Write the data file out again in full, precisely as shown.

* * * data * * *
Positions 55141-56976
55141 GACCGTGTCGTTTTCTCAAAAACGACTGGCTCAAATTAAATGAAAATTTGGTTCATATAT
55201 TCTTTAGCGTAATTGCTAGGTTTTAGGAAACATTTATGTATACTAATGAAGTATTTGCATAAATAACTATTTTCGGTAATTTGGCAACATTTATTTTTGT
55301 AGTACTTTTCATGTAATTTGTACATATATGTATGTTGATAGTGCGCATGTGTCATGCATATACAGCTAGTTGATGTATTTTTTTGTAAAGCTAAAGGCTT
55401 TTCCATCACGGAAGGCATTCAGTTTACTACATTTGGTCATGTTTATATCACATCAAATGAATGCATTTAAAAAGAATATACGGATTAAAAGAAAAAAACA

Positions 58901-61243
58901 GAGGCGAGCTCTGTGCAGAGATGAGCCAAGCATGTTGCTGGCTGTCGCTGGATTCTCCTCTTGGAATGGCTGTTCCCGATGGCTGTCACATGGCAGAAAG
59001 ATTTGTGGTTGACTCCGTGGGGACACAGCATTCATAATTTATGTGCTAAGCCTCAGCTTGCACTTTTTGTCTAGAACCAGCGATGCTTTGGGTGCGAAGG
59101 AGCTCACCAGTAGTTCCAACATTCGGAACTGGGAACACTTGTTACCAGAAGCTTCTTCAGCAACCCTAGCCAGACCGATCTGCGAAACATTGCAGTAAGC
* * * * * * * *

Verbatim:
Positions 55141-56976
55141 GACCGTGTCGTTTTCTCAAAAACGACTGGCTCAAATTAAATGAAAATTTGGTTCATATAT
55201 TCTTTAGCGTAATTGCTAGGTTTTAGGAAACATTTATGTATACTAATGAAGTATTTGCATAAATAACTATTTTCGGTAATTTGGCAACATTTATTTTTGT
55301 AGTACTTTTCATGTAATTTGTACATATATGTATGTTGATAGTGCGCATGTGTCATGCATATACAGCTAGTTGATGTATTTTTTTGTAAAGCTAAAGGCTT
55401 TTCCATCACGGAAGGCATTCAGTTTACTACATTTGGTCATGTTTATATCACATCAAATGAATGCATTTAAAAAGAATATACGGATTAAAAGAAAAAAACA

Positions 58901-61243
58901 GAGGCGAGCTCTGTGCAGAGATGAGCCAAGCATGTTGCTGGCTGTCGCTGGATTCTCCTCTTGGAATGGCTGTTCCCGATGGCTGTCACATGGCAGAAAG
59001 ATTTGTGGTTGACTCCGTGGGGACACAGCATTCATAATTTATGTGCTAAGCCTCAGCTTGCACTTTTTGTCTAGAACCAGCGATGCTTTGGGTGCGAAGG
59101 AGCTCACCAGTAGTTCCAACATTCGGAACTGGGAACACTTGTTACCAGAAGCTTCTTCAGCAACCCTAGCCAGACCGATCTGCGAAACATTGCAGTAAGC